12. 12. 12 the moment…..that the problem has returned might seem a slap in the face of philanthropy”. Compassion fatigue is thus a consequence of the over flogging of the Africa’s many woes in global news media of international news mongers. And globalization has helped to inadvertently make it global. Conclusion Bearing in mind the difference globalization has made in terms of reporting of Africa, Scholte’s and Bisley’s definitions of globalization might help in suggesting some inferences. From Scholte’s standpoint, a glaring impact of globalization is that it increased the spread of Occidental journalists to Africa (tranplanetary) as well as dissemination of news from Africa to many farther continents across the world (supraterritorial). Bisley is right when he said that the consequence of globalization is tantamount to better way of fathoming the term itself. The rate in the flow of journalistic media reporting of Africa across the world changes social life practices. As a result, social behaviours are influenced. The compassion fatique situation is a veritable example. To large extent, the continual globalizing of empathic media coverage from Africa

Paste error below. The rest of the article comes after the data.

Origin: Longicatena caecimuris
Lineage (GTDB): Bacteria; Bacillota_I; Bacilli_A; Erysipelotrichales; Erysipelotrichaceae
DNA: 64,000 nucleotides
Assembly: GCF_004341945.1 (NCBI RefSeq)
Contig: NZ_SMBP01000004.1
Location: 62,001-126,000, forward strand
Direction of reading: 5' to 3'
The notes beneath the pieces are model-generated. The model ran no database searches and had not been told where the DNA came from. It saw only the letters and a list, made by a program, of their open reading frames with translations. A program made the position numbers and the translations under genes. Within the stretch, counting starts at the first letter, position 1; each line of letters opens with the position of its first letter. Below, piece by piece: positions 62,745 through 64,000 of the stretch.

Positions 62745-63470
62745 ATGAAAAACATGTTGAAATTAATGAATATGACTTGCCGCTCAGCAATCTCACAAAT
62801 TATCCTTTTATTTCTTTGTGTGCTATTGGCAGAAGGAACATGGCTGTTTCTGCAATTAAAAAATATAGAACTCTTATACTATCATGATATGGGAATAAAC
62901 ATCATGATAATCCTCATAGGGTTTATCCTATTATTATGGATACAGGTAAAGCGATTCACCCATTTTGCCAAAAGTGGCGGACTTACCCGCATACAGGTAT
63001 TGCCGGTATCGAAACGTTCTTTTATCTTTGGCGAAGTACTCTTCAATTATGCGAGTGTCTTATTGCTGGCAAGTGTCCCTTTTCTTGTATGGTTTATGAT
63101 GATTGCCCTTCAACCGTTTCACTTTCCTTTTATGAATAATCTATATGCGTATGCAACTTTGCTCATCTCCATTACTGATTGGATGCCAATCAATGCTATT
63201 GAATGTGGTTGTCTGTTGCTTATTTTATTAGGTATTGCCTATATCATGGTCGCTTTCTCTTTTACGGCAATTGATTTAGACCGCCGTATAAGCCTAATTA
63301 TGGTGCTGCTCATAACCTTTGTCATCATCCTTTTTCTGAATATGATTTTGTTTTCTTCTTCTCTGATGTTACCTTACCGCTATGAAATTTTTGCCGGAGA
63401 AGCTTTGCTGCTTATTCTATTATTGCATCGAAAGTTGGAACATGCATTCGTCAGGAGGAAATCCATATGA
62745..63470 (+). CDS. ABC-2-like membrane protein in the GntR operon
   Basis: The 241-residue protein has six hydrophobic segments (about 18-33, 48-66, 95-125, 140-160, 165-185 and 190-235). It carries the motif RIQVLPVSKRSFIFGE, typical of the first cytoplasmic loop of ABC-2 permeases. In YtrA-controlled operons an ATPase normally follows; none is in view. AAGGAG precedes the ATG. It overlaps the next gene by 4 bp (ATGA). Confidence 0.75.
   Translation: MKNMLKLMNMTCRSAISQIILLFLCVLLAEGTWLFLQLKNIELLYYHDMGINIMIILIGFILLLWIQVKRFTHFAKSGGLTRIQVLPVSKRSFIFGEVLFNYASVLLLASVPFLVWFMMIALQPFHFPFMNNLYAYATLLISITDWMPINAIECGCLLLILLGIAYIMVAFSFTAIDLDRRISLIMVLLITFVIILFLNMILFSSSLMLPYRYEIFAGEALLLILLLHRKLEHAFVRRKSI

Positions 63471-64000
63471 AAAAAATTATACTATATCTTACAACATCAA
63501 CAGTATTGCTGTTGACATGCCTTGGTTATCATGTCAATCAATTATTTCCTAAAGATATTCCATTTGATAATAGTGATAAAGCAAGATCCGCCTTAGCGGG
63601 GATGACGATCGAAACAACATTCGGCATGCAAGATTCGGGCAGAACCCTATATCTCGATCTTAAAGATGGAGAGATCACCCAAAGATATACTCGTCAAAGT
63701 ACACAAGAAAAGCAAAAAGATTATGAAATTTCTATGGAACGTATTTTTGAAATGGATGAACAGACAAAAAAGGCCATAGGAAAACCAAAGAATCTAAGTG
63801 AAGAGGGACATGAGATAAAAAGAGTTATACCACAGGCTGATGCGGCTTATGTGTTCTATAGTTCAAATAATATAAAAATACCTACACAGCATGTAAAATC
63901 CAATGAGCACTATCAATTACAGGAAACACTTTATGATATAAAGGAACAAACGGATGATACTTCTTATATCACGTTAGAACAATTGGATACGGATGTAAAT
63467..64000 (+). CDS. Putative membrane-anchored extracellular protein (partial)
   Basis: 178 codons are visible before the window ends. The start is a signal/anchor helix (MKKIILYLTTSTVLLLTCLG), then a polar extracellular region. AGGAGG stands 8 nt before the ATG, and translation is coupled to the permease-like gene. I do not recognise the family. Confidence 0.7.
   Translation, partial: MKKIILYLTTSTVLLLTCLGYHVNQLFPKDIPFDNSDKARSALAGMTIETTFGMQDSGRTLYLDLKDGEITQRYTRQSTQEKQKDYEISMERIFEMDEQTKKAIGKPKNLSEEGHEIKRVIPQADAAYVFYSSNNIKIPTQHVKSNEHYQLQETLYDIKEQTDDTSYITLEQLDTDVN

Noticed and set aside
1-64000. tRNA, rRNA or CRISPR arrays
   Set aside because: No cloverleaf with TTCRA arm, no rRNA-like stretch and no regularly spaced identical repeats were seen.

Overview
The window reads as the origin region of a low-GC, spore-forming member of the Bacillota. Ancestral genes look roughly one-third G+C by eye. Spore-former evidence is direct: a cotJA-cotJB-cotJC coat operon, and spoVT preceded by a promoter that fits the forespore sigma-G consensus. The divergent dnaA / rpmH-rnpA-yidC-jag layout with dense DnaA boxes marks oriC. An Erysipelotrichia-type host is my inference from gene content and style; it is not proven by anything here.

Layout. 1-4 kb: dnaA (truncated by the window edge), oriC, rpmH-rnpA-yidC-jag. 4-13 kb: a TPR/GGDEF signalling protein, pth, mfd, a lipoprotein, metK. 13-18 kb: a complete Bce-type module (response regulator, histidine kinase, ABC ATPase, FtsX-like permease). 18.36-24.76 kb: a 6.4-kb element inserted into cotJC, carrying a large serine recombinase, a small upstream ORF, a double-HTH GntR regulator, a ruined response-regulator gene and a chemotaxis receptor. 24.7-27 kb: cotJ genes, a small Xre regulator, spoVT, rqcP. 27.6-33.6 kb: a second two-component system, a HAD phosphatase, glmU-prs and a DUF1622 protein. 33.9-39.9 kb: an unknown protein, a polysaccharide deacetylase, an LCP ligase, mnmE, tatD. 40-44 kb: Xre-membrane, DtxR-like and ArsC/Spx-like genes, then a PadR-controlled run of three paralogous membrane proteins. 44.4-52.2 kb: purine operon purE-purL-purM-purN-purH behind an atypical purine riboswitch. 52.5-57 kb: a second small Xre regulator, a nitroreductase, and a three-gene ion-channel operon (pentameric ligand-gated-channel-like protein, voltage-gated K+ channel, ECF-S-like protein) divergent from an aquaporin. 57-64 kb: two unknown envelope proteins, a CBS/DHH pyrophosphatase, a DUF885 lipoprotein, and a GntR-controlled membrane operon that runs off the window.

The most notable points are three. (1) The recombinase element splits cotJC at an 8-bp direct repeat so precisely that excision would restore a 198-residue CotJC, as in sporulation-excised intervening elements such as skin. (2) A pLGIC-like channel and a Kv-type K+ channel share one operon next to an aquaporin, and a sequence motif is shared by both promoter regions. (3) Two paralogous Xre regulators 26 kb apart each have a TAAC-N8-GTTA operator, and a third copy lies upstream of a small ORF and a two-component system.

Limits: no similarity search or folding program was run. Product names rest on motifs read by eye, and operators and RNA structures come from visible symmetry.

13. 13. 13 by international news mongers to the world audience gave open way to compassion fatique. (Word count: 2,000) References Belleh, Raymond Tarek (2006) The Western Media and Its Exploitation of Africa Bisley, Nick (2007) Rethinking Globalization, New York: Palgrave. Koki, Salisu Ahmed (2006) Western Media and Africa: Balanced Reporting? www.english/ Moeller, Susan D. (1999) Compassion Fatigue. How the Media Sell Disease, Famine, War and Death, New York: Routledge. Scholte, Jan Aart (2005) “Defining globalization”, in Scholte, Globalization, (2005) 2 Ed., New York: Palgrave. Sis. Margaret (2008) Poverty in Africa: The solution